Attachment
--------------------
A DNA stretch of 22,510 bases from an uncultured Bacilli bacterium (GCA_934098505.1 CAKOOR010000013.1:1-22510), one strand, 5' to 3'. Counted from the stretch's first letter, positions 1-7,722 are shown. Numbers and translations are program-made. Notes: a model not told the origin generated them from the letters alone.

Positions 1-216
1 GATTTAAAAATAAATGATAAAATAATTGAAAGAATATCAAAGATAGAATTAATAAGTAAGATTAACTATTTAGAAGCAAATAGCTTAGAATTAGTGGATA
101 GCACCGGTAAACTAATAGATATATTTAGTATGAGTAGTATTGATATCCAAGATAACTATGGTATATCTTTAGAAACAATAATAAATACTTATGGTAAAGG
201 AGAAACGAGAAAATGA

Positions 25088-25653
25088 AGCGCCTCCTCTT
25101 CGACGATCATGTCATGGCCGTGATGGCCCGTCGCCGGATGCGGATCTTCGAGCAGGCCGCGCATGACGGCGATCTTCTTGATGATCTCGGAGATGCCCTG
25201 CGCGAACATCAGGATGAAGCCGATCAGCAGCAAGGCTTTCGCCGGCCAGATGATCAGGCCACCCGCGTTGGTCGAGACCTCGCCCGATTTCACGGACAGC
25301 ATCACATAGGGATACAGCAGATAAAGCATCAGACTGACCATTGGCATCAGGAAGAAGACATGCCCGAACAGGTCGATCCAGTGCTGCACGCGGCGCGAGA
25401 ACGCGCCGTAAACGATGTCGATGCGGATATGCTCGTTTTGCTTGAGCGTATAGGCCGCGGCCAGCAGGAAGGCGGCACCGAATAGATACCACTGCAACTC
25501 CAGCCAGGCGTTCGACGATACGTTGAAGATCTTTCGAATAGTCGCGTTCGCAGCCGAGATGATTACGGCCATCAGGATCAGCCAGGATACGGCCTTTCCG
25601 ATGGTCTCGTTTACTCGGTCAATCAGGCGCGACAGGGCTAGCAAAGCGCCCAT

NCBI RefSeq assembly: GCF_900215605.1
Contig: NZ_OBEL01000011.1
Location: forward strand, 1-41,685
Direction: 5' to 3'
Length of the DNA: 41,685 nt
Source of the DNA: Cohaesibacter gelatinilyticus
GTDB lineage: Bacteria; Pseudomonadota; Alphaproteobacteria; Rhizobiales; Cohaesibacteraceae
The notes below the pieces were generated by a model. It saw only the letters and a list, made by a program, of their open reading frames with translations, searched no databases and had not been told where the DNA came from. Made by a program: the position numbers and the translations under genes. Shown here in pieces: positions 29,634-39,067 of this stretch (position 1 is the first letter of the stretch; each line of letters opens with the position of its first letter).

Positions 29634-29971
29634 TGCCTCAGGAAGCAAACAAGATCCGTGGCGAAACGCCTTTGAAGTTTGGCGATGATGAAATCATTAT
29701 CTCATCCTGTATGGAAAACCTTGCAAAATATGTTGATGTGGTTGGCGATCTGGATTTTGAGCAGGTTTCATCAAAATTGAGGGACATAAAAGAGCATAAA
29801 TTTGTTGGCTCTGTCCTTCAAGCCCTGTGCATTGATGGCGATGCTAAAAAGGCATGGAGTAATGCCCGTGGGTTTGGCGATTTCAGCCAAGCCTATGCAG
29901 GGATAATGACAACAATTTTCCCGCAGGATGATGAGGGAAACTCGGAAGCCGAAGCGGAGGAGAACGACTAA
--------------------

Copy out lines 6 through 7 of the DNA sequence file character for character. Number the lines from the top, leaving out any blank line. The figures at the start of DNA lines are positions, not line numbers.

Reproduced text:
Positions 25088-25653
25088 AGCGCCTCCTCTT